How to Listen To Twice As Many Sermons

Generally I don’t think it’s a great idea to do spiritual things exceedingly fast or in high volumes. I’m a big fan of slow, deliberate meditation upon the word of God. I think it’s important to pay close attention to preaching, and not to multi-task while listening to sermons.

But there are times when it’s valuable to quickly read large chunks of the Bible, or read a spiritual book quickly, or listen to a large number of sermons.

But how can you listen to a sermon quickly? It’s actually pretty easy. Follow the steps below:

STEP 1: Download and install the Quicktime audio/video player from Apple. You can download it here.

STEP 2: Download your favorite sermon. Make sure that you know where the file is being saved. For simplicity sake, I always download files to the desktop.

STEP 3: Right click (or control click for Mac users) on the downloaded sermon and click “Open With”. Select Quicktime Player.

STEP 4: Once the sermon has opened in Quicktime, select the “Window” menu, and select “Show A/V Controls” (this may be a bit different in Windows).

STEP 5: In the bottom right hand of the A/V Control Window is a “Playback Speed” slider. Bump the speed from 1x to 2x. Adjust the speed as necessary.

There it is. Simple and awesome. It works for just about any audio file. The human brain can process words much faster than they can be said, and this allows you to listen to sermons at a speed that your brain can handle.

Now you can listen to twice as many sermons!

Comments

  1. Knight says

    My iPod will run at 2x speed. The only trouble is I cannot stand listening to R.C. Sproul sound like one of the Chipmunks… :)

  2. says

    I don't know. Aren't sermons better to savor than to rush? This seems like it should be filed with an article titled "How to make love to your wife in half the time!" or something. Even though we can listen and process faster than a person can speak, it doesn't mean we should. It also doesn't mean that we can derive the benefit. Call me a skeptic. :)

    • says

      I would say generally yes. And normally I would listen to a sermon at normal speed and enjoy it. But I think that there's definitely a place for simply taking in information and listening for content. I would say the same thing about many spiritual books. Generally I read them slowly, but not always. Isn't there a place for reading the Bible quickly, and books quickly, and listening quickly? I think it can be very beneficial to take in info in big swaths.

      Come on, you read like 4,000 books a year. Isn't this, at least somewhat similar?

      • says

        As an example, the recent Desiring God conference released approximately 8 sermons from the conference alone. I would like to listen to them, but I don't have eight hours to spare. Hence using double speed on sermons.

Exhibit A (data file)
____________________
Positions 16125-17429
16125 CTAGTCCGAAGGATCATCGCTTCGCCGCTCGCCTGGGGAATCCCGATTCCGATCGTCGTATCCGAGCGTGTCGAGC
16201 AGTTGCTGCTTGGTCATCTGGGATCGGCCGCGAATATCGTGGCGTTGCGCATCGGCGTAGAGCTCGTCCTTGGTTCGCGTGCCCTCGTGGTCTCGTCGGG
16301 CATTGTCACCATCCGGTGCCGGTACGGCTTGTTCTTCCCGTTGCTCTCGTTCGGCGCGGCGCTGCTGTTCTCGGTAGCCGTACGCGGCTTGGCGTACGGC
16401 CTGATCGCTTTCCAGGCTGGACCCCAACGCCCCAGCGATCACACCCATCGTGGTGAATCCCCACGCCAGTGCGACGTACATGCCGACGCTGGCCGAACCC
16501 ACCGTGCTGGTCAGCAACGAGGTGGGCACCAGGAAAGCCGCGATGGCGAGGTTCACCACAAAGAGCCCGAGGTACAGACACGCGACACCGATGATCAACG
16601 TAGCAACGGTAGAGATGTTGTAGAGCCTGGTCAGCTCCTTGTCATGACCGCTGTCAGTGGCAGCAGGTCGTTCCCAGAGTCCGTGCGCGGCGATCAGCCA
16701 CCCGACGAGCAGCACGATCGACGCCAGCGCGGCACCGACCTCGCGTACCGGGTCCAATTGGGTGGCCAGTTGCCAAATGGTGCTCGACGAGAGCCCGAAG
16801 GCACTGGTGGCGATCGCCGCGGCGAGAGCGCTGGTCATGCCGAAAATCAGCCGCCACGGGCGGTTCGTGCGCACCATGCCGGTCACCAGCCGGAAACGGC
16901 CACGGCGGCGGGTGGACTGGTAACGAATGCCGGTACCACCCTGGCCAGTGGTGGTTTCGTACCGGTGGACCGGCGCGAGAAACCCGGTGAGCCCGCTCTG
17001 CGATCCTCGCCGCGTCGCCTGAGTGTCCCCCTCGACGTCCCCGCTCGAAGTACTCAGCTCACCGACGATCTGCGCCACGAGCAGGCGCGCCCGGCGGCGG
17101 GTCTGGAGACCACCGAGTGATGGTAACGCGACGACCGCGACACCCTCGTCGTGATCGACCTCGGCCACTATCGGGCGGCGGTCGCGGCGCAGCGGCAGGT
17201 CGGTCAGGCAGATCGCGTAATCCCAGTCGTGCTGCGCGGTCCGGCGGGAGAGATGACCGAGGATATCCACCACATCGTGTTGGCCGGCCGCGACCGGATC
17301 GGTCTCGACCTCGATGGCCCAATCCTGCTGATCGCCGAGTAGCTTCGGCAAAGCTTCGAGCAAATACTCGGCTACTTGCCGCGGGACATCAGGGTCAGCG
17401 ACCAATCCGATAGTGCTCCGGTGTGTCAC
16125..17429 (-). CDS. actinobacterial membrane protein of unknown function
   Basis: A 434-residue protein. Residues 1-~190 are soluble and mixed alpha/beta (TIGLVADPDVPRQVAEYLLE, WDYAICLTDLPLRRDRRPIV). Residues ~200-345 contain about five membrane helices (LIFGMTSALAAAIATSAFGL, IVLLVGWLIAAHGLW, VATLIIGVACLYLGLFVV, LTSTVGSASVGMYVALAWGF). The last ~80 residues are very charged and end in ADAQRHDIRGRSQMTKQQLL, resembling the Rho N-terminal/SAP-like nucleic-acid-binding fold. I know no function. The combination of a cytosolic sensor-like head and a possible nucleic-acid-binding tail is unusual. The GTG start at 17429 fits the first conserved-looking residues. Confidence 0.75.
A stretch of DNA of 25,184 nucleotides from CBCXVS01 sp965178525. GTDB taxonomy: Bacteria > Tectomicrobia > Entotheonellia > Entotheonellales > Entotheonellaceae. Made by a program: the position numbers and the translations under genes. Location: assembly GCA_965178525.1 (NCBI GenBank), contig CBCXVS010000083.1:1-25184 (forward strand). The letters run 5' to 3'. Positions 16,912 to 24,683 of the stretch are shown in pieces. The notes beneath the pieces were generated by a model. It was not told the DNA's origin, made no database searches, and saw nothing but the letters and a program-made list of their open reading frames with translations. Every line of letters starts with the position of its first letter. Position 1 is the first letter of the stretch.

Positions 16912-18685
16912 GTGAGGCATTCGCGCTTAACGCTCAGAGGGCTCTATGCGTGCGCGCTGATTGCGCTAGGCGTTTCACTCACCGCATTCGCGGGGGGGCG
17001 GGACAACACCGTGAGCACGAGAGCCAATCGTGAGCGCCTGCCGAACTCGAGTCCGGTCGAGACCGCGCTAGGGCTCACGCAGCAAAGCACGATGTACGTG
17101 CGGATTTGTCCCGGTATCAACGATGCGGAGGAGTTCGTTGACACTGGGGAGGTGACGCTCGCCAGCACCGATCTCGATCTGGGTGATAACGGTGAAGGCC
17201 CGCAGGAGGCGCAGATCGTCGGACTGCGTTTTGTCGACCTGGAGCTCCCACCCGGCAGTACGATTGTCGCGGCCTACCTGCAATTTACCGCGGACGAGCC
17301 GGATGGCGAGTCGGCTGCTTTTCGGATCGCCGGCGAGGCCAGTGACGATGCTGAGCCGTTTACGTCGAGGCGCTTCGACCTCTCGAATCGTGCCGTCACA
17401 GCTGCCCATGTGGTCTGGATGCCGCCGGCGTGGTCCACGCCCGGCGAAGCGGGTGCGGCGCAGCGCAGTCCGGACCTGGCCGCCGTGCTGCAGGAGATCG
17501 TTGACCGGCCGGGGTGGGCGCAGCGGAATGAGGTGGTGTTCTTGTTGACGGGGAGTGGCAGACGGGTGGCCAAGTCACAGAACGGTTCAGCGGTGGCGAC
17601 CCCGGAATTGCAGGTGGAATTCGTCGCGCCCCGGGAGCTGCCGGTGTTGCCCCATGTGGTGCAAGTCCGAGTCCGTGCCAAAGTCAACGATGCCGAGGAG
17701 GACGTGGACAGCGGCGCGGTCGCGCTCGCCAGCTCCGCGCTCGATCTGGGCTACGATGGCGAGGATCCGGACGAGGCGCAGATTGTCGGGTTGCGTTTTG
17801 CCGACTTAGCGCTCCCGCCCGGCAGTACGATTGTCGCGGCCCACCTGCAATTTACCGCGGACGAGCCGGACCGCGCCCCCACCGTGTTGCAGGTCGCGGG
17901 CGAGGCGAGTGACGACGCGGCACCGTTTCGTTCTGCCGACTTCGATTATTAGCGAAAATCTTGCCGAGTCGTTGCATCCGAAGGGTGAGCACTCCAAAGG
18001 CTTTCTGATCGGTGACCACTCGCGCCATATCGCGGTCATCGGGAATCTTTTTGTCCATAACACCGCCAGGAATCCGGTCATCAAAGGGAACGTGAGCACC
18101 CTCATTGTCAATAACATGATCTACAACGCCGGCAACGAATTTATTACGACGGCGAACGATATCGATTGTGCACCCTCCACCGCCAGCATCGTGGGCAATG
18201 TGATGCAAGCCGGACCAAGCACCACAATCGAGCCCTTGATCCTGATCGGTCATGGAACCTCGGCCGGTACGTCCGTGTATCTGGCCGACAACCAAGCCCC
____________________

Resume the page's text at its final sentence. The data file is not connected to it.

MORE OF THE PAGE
3. yitzhaklee says

    Hahaha! I have been doing this for a long time. My brother even listens to things at 3x speed after he has listened to the sermon/message a few times already.

    I actually think that the difference from 1x to 1.5x is almost indistinguishable, at least in voice quality. But once you get to a certain speed, everything sounds like alvin and the chipmunks.

    In any case, the option to speed playspeed is already built in to most if not all windows media players. No need for quicktime or anything. You just need a mp3 file or something WMP can read.

  4. Bob says

    Does anyone know how to sync mp3 files onto an mp3 player at double speed (my mp3 player doesn't have 2x feature)? I can do what you're saying here Stephen to listen on WMP at the computer, but want to then sync it that way onto my player.

  5. JackW says

    I actually suffer from the opposite problem. I’d like to find a way to hit the ½X button when my Pastor preaches. I’ve heard him not finish the last word in a sentence before he is well into the next sentence! Either my brain processes more than most or I’m just a really slow processor.

  6. Greg H Jr says

    " I think it’s important to pay close attention to preaching, and not to multi-task while listening to sermons."

    This is why I am especially appreciative of podcasts. I like to focus on simply listening to the sermon the first time around, letting the Word of God affect my heart, convict, and challenge me, and then I will listen to it a second time on the podcast and take notes. I guess that doesn't help me to listen to twice as many sermons, but I've certainly found it helpful!

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